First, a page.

Numbers can be deceiving

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Veteran Member

Date Joined Nov 2006
Total Posts : 1464
   Posted 4/18/2008 1:02 PM (GMT -6)   
In our search for information we almost always run into studies that publish their results using statistics.  It is important to understand what these numbers mean.  These results apply to the population as a whole and mean nothing to an individual case.  They can be validly applied as guidelines for treatment but contain no guarantees.  Also, they are not probablilites because they are calculated from experimental data.  (To calculate the probablility that a certain treatment is, say 90% effective for a cure, we would have to understand everything about the physical, medical and chemical processes involved.)
Example:  The probability that a coin flip comes up heads is 1/2.  We know this because we understand the simple physical law that governs this action.  Yet, if we flip a coing 10 times, it could come up heads 2 or 7 or 9 times.  If we used these experiments and called the results probabilities, the probability of a head would be 2/10 or 7/10 or 9/10.
The principle that validates the use of experimental data in studies is that if we do the experiment a very large number of times, the result will approximate the probability.  Yet any single result of the experiment would probably not match the overall result.
The media thrives on eye grabbing sensationalism.  The following link demonstrates how statistics are used to alarm people and sell ad space.,0,3924193.story

Age 73. Diagnosed 11/03/06. PSA 7.05. Stage T2C Gleason 3+3.
RRP 12/7/06. Nerves and nodes okay.
Catheter out on 12/13/06.  Dry on 12/14/06.
Pathological stage: T2C N0 MX. Gleason 3+4.
50 mg Viagra + 1000 mg L-Arginine + .03 cc Trimix = Excellent Results
PSAs from  1/3/07 - 1/17/08 0.00. 
Next PSA test on 7/17/08
"Patience is essential, attitude is everything."

Post Edited (biker90) : 4/18/2008 12:06:05 PM (GMT-6)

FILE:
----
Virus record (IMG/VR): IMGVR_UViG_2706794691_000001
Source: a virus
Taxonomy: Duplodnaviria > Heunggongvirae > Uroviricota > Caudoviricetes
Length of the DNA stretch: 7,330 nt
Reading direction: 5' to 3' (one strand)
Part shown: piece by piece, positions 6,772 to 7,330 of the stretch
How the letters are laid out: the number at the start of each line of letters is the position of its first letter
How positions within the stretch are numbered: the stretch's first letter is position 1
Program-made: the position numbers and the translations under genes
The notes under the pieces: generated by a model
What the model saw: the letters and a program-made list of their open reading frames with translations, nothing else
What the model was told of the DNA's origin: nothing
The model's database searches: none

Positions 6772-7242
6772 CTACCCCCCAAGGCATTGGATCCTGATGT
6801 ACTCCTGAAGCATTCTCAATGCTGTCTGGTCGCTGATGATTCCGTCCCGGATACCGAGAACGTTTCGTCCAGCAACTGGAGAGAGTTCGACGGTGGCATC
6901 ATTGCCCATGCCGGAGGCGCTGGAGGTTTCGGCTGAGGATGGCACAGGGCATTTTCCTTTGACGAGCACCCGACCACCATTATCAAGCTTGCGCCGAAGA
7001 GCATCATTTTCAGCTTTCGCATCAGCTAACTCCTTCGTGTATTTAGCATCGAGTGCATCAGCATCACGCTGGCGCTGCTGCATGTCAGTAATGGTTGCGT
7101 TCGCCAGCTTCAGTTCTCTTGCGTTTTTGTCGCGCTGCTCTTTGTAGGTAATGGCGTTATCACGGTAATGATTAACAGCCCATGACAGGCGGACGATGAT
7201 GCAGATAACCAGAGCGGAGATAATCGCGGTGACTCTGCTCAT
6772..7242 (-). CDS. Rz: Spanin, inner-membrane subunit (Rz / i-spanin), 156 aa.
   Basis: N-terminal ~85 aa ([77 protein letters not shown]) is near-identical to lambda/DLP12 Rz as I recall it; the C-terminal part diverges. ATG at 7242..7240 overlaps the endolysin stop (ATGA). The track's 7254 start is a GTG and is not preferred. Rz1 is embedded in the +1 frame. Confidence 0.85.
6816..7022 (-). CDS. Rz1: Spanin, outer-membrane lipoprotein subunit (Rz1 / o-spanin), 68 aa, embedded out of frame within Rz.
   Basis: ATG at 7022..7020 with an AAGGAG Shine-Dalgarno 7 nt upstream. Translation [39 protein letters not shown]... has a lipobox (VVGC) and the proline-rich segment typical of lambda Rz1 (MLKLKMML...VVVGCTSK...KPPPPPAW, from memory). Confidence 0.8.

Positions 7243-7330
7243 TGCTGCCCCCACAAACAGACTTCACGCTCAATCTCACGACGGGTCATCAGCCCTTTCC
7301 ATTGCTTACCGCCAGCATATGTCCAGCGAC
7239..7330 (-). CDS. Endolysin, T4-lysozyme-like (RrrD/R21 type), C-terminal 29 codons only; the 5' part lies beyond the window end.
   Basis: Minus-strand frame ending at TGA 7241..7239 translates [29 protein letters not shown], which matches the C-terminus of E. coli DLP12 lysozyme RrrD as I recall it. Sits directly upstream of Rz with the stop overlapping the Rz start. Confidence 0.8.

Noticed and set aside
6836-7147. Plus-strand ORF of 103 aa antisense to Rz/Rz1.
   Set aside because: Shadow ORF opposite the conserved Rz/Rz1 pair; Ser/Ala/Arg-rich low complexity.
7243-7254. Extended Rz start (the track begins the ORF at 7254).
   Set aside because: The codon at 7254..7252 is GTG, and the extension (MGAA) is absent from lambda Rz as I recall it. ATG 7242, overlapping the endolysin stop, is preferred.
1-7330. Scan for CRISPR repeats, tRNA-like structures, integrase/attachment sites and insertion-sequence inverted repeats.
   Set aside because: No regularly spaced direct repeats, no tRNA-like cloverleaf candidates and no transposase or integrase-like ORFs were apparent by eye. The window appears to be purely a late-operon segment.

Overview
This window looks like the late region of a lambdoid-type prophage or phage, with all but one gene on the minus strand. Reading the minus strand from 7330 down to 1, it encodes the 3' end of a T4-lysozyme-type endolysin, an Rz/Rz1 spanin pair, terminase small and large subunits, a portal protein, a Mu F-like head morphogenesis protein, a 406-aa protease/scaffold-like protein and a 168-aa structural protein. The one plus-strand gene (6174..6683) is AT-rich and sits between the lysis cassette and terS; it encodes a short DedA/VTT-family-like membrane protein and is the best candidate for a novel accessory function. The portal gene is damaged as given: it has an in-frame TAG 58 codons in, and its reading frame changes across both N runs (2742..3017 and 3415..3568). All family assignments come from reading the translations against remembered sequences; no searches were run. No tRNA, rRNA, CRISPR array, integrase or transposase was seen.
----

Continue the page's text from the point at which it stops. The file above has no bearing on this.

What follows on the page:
Veteran Member

Date Joined Jan 2007
Total Posts : 762
   Posted 4/18/2008 1:49 PM (GMT -6)   
Hi Jim,

This is a wonderful post. Can I quote you? Statistics make me mad for the reasons you explain so very well! Lana

Creed_three (Lana & CJ)
Husband CJ aged 50 yrs (49 years at diagnosis and surgery)
PSA (2002) 2.1.  PSA (2006) 3.5.  1 x (5%) core of 12 positive at biopsy. 11 cores negative. Open Radical Prostatectomy with nerve sparing, on 17th April 2007 (Sydney, Australia).
Gleeson 3 + 4 = 7.  Cancer confined. 1st PSA 0.01 (June 07) 2nd PSA 0.02 (Oct 07) undetectable. 3rd PSA 0.02 (April 08) undetectable.

Post Edited (creed_three) : 4/19/2008 4:34:21 PM (GMT-6)

Veteran Member

Date Joined Feb 2007
Total Posts : 1219
   Posted 4/18/2008 2:43 PM (GMT -6)   

Now that's information we can use! I don't like statistics myself - they make no sense to me as they don't take into account hope, will & love.
(The only time I like stats is when they're in my favor!)

Thanks for a 100% enlightening post!

Husband Diagnosed 11/17/05 Age: 63 PSA: 7.96 No Symptoms
2/09/06: LRP - Post Pathology - Gleason 4+3 Stage T2b NO MX
3 mo. PSA: 11.8 Stage T3a
6 mo. PSA: 18.8 Stage IV Systemic w/ distant lymph node involvement
Start HT - Lupron 3 mo. shots
12/06/06: PSA 0.8
03/07/07: PSA 0.3
PSA - Undetectable since 6/07/07

Link to journey:

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